Storm and norm: Every new team needs to learn how to work together and to build collective buy-in to the approach and tools that will be used and to stabilize their ability to predict and deliver.

  • If you don’t already have a well-defined and -understood DevSecOps process, then this is a great place to start. One of the options on the table could be learning to use a complete, cloud-based managed service that includes a complete CI/CD pipeline. Or maybe you already know you don’t want to be locked into a vendor’s CI/CD toolstack. This could be a good time to master a platform-neutral alternative stack.
  • If you’re deciding on a design system, there is work that you can do to learn component libraries that can be used to build it. In doing so, you may even discover an alternative that is so compelling that it influences your design system decisions.
  • You might already know that the business goals for the solution impose non-functional requirements related to scalability, reliability, performance, or security, and that you’ll need to architect for one or more enabling technologies. For example, perhaps you know that you need an identity management solution that will require choosing between incorporating libraries that already exist or using a managed solution from a third party. Or maybe you already know that your internal users will have data and reporting requirements that require a reporting solution that meets stringent compliance requirements, such as HIPAA or HITRUST.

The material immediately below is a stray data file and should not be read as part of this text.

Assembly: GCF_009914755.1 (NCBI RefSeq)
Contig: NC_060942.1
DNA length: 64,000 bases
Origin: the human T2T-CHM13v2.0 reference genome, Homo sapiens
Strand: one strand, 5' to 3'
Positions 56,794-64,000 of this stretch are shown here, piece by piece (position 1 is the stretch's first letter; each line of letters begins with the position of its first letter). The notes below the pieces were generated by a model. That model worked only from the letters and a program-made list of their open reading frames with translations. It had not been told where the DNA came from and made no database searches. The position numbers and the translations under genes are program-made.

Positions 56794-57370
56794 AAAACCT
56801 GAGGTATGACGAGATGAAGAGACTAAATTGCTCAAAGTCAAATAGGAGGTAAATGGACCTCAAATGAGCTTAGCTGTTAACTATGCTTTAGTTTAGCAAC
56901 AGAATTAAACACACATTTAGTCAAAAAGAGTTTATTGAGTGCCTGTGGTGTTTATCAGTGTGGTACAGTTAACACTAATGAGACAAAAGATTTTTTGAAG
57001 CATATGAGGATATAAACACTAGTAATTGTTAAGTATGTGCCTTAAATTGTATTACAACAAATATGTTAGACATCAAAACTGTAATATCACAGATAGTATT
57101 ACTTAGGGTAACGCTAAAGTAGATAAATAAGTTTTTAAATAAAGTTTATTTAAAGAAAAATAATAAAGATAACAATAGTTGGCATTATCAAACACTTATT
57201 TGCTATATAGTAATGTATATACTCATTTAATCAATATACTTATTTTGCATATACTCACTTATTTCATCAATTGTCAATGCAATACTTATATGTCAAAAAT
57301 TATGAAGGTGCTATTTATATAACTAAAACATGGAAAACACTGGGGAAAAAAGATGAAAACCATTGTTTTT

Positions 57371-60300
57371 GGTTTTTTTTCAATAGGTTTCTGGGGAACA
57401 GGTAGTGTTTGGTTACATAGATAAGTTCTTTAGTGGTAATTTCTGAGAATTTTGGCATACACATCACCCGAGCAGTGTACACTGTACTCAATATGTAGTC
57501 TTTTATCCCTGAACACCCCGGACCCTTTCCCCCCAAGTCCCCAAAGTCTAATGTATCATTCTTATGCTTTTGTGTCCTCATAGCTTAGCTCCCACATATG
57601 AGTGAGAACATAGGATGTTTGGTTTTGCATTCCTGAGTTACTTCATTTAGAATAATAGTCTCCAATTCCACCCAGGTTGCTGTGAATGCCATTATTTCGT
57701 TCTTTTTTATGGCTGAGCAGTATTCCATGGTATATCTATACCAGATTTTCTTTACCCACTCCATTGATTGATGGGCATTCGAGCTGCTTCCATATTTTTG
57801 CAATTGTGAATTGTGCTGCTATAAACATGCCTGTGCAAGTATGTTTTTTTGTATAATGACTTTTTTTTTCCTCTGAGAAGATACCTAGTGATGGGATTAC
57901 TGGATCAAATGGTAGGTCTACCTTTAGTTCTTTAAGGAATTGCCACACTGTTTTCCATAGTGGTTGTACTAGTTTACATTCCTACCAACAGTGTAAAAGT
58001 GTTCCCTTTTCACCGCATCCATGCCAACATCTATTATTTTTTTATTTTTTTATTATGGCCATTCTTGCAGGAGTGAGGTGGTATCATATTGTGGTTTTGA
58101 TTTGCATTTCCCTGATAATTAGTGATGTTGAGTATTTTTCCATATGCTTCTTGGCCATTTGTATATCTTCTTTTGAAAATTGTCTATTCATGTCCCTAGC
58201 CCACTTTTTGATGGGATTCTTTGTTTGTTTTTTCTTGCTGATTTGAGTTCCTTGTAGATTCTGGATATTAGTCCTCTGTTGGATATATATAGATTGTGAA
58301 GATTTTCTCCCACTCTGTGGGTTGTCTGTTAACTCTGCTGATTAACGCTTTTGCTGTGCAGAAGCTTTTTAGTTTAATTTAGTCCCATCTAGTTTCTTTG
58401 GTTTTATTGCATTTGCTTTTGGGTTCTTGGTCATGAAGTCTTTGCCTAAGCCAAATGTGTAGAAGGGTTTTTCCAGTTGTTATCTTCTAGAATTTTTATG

In our experience, the process shift toward HCD doesn’t need to starve the tech team for work. That time can be put to good use in ways that will improve decisions, ease the learning curve, and otherwise reduce the amount of technical and design debt that will be incurred during the later rush to build. The best way to accomplish this is to unify the HCD and Agile methodologies, and their associated centers of excellence, into one.

Agile and Human-Centered Design, Unified

Agile and Human-Centered Design evolved separately to solve different problems and to capitalize on different roles and skill sets. Blending the two is often perceived to be a zero-sum proposition, and the resulting tension can be both intense and political. In reality this is not the case. Despite their differences, the two methodologies are complementary, and in combination they are a powerful approach to design and development.

Balancing Agile and HCD creates the best outcome for users and for the business. It can create financial results that more than compensate for the up-front costs and time. In this approach, the design team can address desirability of the end product by focusing on users’ unmet needs. The technical team can concentrate on feasibility and use the Agile infrastructure for speed and iteration. And the business analysis and strategy teams can focus on product viability, knowing it makes good business sense to build the right thing from the outset.